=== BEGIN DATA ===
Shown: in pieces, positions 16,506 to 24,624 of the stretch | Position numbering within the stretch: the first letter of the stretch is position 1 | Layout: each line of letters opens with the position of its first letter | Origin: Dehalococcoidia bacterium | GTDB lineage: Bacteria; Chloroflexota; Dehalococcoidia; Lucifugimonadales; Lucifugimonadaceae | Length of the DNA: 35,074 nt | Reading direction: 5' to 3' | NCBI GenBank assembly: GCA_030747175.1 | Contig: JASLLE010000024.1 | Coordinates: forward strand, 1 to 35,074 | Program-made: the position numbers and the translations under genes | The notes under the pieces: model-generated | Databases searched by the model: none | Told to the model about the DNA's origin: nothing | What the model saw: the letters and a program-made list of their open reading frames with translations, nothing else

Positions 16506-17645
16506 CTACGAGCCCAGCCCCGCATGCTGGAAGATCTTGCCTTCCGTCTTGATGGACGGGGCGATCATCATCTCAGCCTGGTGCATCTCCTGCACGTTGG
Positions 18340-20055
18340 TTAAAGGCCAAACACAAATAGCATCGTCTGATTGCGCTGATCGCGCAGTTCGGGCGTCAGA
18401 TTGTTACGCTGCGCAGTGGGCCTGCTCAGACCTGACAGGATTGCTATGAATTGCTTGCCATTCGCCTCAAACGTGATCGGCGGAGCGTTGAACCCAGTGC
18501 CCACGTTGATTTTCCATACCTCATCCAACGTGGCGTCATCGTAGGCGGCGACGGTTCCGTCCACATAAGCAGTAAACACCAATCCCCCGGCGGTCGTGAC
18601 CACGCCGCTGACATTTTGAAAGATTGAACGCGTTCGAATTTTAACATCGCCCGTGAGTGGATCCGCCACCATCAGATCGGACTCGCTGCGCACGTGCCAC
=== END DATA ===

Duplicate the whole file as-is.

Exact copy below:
Shown: in pieces, positions 16,506 to 24,624 of the stretch | Position numbering within the stretch: the first letter of the stretch is position 1 | Layout: each line of letters opens with the position of its first letter | Origin: Dehalococcoidia bacterium | GTDB lineage: Bacteria; Chloroflexota; Dehalococcoidia; Lucifugimonadales; Lucifugimonadaceae | Length of the DNA: 35,074 nt | Reading direction: 5' to 3' | NCBI GenBank assembly: GCA_030747175.1 | Contig: JASLLE010000024.1 | Coordinates: forward strand, 1 to 35,074 | Program-made: the position numbers and the translations under genes | The notes under the pieces: model-generated | Databases searched by the model: none | Told to the model about the DNA's origin: nothing | What the model saw: the letters and a program-made list of their open reading frames with translations, nothing else

Positions 16506-17645
16506 CTACGAGCCCAGCCCCGCATGCTGGAAGATCTTGCCTTCCGTCTTGATGGACGGGGCGATCATCATCTCAGCCTGGTGCATCTCCTGCACGTTGG
Positions 18340-20055
18340 TTAAAGGCCAAACACAAATAGCATCGTCTGATTGCGCTGATCGCGCAGTTCGGGCGTCAGA
18401 TTGTTACGCTGCGCAGTGGGCCTGCTCAGACCTGACAGGATTGCTATGAATTGCTTGCCATTCGCCTCAAACGTGATCGGCGGAGCGTTGAACCCAGTGC
18501 CCACGTTGATTTTCCATACCTCATCCAACGTGGCGTCATCGTAGGCGGCGACGGTTCCGTCCACATAAGCAGTAAACACCAATCCCCCGGCGGTCGTGAC
18601 CACGCCGCTGACATTTTGAAAGATTGAACGCGTTCGAATTTTAACATCGCCCGTGAGTGGATCCGCCACCATCAGATCGGACTCGCTGCGCACGTGCCAC